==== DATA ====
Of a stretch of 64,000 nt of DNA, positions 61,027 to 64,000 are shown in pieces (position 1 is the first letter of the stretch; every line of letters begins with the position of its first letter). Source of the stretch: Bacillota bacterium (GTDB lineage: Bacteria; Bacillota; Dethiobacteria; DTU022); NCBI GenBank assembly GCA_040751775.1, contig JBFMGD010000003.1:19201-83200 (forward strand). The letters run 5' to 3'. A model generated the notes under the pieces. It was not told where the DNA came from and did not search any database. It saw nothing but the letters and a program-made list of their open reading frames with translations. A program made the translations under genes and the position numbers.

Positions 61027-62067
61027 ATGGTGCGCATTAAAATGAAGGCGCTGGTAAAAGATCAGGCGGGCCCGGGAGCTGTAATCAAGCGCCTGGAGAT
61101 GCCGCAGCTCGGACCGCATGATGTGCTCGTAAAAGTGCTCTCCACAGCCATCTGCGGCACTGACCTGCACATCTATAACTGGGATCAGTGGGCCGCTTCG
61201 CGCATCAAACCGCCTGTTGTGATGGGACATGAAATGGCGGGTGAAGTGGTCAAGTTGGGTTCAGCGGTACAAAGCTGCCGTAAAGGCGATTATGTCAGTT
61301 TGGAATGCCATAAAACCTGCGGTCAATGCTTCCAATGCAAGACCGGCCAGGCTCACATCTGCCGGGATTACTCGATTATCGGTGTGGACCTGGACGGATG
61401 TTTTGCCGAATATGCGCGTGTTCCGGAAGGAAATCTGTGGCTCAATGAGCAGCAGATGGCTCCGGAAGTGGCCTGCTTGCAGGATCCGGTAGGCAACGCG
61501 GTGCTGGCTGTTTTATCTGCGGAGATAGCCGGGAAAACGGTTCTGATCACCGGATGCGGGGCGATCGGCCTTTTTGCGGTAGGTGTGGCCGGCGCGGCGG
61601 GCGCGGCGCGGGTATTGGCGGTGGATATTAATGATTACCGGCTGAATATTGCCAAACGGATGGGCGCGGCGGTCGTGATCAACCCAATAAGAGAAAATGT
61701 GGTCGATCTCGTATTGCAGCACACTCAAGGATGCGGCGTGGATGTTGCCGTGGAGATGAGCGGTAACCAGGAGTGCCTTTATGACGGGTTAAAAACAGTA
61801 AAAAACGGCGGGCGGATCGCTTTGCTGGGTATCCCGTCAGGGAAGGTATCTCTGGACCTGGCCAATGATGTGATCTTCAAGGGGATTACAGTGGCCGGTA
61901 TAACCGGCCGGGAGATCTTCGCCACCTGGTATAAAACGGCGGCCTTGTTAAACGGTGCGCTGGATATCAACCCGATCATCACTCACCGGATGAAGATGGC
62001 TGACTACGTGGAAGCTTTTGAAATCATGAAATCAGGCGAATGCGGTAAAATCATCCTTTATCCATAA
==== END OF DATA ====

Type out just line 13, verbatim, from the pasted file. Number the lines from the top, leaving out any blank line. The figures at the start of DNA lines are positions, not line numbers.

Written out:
62001 TGACTACGTGGAAGCTTTTGAAATCATGAAATCAGGCGAATGCGGTAAAATCATCCTTTATCCATAA